On March 11, three Filipinos in Singapore were tested positive with the virus. All three had been to the Philippines recently with one of them visiting a relative with pneumonia. The DOH also confirmed that six Filipinos aboard the Grand Princess cruise ship, which docked in Oakland, California, for quarantine, have contracted the virus. The DFA is currently awaiting the approval of the U.S. Department of State for the repatriation of the affected Filipino nationals.
On March 13, a Filipino working in New York as a diplomat with the Philippines' UN mission was confirmed to be positive for the virus, which led to the entire mission at Philippine Center being disinfected and closed for the day.
On March 14, two Filipinos working in Singapore were confirmed to have the virus and are being isolated and treated.
On March 15, it was reported that 77 Filipinos in Japan have recovered from the virus while three are still in the hospital. Two Filipinos in Singapore have recovered. Four in the UAE are in isolation. It was reported in France that two Filipinos were infected, but one of them has recovered.
On March 19, a Filipino woman working in Kuwait as a domestic worker has been confirmed positive for the virus, due to being in close contact with someone who traveled to the UK.
Two Filipinos abroad tested positive on March 22; one in Brunei and another in India. The Filipino patient in India was admitted to a hospital in Mumbai. On March 23, Philippine Council for Foreign Relations President Alan Ortiz died in Paris, France.
Following an international tabligh convention held from February 7 to March 1, 2020, at the Jamek Sri Petaling mosque near Kuala Lumpur, Malaysia, the DFA reported that 19 Filipinos who attended the convention tested positive and were quarantined in Malaysia. Two others managed to return to the Philippines and later tested positive by Philippine health authorities.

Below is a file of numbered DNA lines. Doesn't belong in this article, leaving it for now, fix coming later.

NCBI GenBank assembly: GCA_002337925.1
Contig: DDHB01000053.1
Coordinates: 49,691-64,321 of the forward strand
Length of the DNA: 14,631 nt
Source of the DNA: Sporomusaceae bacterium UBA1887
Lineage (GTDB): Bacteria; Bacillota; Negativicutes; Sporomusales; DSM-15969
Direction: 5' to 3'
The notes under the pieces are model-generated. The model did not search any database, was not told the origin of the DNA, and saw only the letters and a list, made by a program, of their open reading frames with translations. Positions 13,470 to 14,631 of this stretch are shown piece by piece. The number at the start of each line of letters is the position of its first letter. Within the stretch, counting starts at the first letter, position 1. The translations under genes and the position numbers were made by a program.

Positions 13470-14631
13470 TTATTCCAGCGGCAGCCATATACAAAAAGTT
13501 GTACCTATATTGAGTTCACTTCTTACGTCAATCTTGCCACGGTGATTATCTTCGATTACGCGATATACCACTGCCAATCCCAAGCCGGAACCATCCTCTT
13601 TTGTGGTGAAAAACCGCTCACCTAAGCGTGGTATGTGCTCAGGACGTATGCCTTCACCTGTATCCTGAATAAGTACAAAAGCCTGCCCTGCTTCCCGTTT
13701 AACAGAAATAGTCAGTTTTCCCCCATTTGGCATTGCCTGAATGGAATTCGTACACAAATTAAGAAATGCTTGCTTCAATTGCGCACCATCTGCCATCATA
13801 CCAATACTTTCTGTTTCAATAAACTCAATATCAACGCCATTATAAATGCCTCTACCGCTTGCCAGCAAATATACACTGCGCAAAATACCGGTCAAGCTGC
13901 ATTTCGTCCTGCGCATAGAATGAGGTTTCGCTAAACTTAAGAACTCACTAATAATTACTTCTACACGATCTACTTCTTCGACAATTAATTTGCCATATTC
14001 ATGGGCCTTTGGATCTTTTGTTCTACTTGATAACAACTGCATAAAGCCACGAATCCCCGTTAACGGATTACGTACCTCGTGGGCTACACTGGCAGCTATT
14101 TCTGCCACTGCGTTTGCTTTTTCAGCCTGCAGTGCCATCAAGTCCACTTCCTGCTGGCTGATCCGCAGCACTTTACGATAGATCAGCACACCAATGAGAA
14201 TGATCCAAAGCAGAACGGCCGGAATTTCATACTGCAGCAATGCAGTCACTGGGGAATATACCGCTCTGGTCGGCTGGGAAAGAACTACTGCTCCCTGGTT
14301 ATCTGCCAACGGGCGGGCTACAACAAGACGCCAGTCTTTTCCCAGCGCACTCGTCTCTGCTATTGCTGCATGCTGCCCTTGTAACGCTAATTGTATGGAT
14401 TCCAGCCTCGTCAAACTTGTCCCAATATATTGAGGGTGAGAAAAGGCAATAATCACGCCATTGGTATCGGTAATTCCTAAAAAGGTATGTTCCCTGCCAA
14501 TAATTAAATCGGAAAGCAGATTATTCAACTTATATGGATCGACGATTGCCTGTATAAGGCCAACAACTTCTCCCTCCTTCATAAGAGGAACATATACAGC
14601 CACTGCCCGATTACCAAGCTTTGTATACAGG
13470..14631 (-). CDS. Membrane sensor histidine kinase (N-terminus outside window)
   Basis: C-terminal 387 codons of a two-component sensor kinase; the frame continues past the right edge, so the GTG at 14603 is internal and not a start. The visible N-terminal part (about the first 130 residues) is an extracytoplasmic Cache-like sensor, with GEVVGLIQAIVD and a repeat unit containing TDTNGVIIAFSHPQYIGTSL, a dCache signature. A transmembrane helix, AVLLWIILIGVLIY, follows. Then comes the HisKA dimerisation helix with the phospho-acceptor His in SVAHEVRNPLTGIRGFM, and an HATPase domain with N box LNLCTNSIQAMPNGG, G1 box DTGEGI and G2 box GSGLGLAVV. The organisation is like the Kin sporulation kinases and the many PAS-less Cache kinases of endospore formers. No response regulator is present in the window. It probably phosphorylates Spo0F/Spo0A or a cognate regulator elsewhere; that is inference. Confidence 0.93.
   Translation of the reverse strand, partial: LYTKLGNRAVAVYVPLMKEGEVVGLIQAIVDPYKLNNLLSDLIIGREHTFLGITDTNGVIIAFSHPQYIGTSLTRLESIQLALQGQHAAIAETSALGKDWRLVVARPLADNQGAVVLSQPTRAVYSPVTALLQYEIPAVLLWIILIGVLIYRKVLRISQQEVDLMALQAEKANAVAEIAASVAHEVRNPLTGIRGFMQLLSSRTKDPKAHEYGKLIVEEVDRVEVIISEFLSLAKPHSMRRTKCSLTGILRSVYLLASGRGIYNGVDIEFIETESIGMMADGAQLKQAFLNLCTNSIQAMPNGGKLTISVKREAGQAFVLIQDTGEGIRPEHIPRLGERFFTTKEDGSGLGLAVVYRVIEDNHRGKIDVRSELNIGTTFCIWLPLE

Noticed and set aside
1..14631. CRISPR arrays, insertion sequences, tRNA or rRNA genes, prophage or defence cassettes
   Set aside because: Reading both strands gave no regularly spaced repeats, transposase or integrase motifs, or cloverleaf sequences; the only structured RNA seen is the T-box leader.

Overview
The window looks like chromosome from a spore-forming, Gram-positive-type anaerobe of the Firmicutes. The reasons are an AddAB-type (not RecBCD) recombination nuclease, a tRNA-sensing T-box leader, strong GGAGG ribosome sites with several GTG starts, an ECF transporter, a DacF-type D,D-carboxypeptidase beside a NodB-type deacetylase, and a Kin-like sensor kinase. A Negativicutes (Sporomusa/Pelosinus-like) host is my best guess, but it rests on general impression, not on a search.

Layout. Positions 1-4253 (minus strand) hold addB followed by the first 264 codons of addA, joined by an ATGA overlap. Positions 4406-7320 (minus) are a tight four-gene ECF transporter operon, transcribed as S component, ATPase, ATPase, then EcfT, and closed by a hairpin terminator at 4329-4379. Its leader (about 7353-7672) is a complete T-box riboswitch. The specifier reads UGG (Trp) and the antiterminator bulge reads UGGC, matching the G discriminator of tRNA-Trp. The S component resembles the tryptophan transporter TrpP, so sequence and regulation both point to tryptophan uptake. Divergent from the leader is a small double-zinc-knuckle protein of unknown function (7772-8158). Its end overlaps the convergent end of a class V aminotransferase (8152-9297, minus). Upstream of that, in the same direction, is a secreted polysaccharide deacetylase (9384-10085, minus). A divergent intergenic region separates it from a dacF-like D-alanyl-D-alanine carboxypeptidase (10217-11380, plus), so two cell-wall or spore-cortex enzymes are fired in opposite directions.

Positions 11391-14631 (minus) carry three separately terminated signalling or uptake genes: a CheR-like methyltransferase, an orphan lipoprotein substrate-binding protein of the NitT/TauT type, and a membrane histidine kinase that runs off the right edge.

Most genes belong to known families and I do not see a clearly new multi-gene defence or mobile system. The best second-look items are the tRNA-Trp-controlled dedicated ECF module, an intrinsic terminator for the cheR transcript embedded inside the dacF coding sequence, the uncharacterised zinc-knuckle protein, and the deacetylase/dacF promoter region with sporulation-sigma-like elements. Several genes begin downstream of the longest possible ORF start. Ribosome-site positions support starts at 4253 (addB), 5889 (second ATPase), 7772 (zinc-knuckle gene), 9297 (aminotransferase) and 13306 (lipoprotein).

There have been 10 confirmed cases of foreign nationals who went to the Philippines as of April 3.
|FC No.||Nationality||Age||Sex||Travel dates in the country||Date of onset
|Date of diagnosis|
|1||Japanese||44||Male||February 21||February 28||February 28||March 4|
|2||Taiwanese||38||Male||February 28||March 3||March 2||March 5|
|3||Australian||60||Female||February 12||March 2||March 2||March 4|
|4||Japanese||37||Male||February 20||February 28||February 28||March 5|
|5||Singaporean||40||Male||March 1||March 3||March 3||March 7|
|6||South Korean||N/A||Female||January 1||February 28||February 29||March 10|
|7||American[a]||31||Male||March 2||March 8||N/A||March 12|
|8||Chinese||38||Male||March 11||N/A||March 12|
|9||French[b]||41||Male||March 12||March 13||N/A||March 15|
|–[c]||Hongkonger||37||Male||March 2||March 8||March 8||March 11|
The DOH uses the designation "patients under investigation" (PUIs) and "persons under monitoring" (PUMs) to manage suspected and confirmed cases. PUIs involved individuals who had a travel history to Wuhan but by February 3, the DOH has expanded the scope of PUIs to include individuals who had a travel history to any part of China.